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The faculty of the Division of Neurobiology and Behavior Research (DNBR) are engaged in research activities designed to build bridges between cellular/molecular events and behavior. These efforts can be described best as "forward" and "reverse" translational psychiatry research. The discovery of human brain abnormalities associated with psychiatric disease, whether morphological or at the cellular level, does not imply causality of illness. Therefore, researchers must take human pathological findings "back to the bench" in order to understand them. That is, these findings must be interpreted in the laboratory using non-human systems (cell culture, animal models) in order to investigate their molecular pathogenesis and their relationship to abnormal behavior.
In the DNBR, numerous psychiatric illnesses are under study, including major depression, schizophrenia, substance abuse disorders, sleep disorders, and Alzheimer's disease. The outcome of the Division's research activities carries the promise of novel and/or improved approaches to the treatment of psychiatric illnesses. Most of the faculty members of the DNBR are located in the first floor of the Arthur C. Guyton Laboratory Research Building at the University of Mississippi Medical School. Psychiatry residents have the unique opportunity to participate in basic/clinical research activities of the DNBR as a part of a research elective in the Residency Training Program.
The Department of Psychiatry and Human Behavior initiated the organization of the Graduate Program in Neuroscience in 2007. The Program in Neuroscience (PIN) is an interdepartmental collaborative PhD training program that includes 42 faculty members from 15 departments across the UMMC campus and is directed by Dr. Ian A. Paul. The PIN receives administrative support from the Department of Psychiatry and Human Behavior and the Center for Psychiatric Neuroscience as well as generous stipend support from the School of Graduate Studies in the Health Sciences and currently trains 10 PhD and 1 MD-PhD students. All of the faculty in the DNBR along with faculty in the Division of Psychology participate in the PIN teaching and research training. In addition, Psychiatry residents have the unique opportunity to participate in basic/clinical research activities of the PIN and DNBR as a part of a research elective in the Residency Training Program.
Faculty currently receive generous support from UMMC as well as external support from the National Institute of Mental Health, the National Institute of Drug Abuse, National Institute of Neurological Disorders and Stroke, National Alliance for Research on Schizophrenia and Depression, the Alzheimer's Association, and numerous pharmaceutical manufacturers. The Division currently has nearly $20 million in external research support, most of which comes from the National Institutes of Health. The Division is also home to the Center for Psychiatric Neuroscience.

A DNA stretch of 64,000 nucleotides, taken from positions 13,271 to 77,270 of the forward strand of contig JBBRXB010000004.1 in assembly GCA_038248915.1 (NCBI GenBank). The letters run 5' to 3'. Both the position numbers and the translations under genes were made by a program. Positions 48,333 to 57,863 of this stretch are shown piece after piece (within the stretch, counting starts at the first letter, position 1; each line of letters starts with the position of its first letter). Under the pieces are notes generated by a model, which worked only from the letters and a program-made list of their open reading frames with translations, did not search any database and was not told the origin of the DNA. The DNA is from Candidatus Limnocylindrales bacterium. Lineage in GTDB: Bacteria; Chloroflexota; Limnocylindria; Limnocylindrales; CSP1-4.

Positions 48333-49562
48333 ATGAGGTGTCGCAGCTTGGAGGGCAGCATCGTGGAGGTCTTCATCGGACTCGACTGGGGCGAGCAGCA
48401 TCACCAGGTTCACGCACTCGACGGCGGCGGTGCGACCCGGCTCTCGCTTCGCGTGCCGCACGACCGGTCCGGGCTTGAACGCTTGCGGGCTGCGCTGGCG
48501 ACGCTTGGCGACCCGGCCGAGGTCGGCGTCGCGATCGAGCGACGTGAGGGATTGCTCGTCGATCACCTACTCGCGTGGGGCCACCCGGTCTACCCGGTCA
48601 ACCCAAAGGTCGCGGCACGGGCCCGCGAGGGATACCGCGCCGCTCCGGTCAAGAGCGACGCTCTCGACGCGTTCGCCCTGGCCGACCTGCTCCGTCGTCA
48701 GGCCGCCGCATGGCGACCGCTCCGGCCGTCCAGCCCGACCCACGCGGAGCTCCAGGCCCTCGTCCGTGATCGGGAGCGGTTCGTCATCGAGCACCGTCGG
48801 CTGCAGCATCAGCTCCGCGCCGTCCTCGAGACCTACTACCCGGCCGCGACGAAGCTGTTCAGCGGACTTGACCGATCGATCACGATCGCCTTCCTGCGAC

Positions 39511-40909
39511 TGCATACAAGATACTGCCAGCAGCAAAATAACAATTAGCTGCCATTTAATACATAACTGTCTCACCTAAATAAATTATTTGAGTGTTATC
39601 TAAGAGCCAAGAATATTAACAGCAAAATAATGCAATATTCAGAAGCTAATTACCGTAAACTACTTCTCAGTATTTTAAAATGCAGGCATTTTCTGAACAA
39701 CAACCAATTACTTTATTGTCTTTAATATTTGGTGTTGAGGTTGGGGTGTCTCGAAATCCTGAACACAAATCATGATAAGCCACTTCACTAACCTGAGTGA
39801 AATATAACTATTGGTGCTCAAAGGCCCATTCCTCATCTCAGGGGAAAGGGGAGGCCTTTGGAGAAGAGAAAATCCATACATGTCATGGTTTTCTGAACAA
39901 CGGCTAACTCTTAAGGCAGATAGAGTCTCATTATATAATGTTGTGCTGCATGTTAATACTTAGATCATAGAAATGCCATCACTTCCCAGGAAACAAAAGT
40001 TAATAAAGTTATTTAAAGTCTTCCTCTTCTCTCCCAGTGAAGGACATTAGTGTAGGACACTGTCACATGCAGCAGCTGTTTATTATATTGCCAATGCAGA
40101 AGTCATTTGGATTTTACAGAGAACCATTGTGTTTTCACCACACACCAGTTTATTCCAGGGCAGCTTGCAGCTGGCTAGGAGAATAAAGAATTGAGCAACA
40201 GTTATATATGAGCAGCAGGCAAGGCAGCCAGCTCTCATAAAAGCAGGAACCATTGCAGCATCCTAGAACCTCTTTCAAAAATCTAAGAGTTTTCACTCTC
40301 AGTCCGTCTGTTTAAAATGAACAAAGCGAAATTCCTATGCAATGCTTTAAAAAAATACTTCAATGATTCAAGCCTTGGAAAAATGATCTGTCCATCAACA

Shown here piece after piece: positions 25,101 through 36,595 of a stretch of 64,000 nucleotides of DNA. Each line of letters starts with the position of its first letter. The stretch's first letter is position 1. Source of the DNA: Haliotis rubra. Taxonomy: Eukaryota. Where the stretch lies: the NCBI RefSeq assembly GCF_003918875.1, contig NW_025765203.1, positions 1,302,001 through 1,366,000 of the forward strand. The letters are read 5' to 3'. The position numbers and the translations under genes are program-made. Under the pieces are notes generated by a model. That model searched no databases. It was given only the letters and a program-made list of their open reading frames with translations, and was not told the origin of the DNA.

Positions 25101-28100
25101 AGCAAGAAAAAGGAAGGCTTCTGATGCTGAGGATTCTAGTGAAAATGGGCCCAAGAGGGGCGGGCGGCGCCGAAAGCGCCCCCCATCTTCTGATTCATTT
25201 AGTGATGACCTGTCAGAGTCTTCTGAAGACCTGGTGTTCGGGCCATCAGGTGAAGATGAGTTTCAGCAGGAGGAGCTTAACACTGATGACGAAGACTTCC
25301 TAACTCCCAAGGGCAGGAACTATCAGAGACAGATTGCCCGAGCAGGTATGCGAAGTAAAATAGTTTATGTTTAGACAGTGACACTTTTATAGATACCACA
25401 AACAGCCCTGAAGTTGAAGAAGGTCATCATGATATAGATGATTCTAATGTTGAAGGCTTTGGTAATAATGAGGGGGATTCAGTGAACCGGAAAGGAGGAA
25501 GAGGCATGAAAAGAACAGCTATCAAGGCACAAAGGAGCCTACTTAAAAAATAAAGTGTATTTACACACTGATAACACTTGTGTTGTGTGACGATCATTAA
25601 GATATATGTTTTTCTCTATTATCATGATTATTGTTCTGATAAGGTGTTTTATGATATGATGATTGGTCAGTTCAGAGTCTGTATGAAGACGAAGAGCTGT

The Center for Psychiatric Neuroscience (CPN) is a multidisciplinary research coalition at UMMC. The primary mission of the CPN is to facilitate the transition of junior faculty researchers to independent neuroscientists with major research grant support. The CPN emphasizes research dedicated to the generation of knowledge about the relationship between basic neurobiology and clinical psychiatry.
This area of research, i.e. psychiatric neuroscience, is an exciting field that has contributed many recent major discoveries regarding the biological bases of behavior. The timeliness and health significance of such research is emphasized by a recent report from the World Health Organization, indicating that five out of the 10 leading causes of disability worldwide in 1990 were psychiatric conditions, including unipolar depression, alcohol use, bipolar disorder, schizophrenia, and obsessive-compulsive disorder (Murray, et al., WHO, Global Burden of Disease, 1996). Hence, the ultimate goal of research supported by the CPN is to enhance our understanding of the biological underpinnings of psychiatric illnesses and their treatment, and to open the door to novel, more effective treatments for these illnesses.
The MIND Center (Memory Impairment and Neurodegenerative Dementia Research) is a major UMMC research initiative aimed at elucidating the causes and treatments for Alzheimer's disease and related forms of dementia through innovative research.
Led by Dr. Tom Mosley, a nationally recognized expert in brain aging, the MIND Center brings together some of the largest neuro-epidemiological studies ever conducted, state-of-the-art brain imaging and powerful new genetic technologies. The goal is accelerating the pace of discovery in the search for treatments that may slow or prevent Alzheimer's and other forms of cognitive decline.
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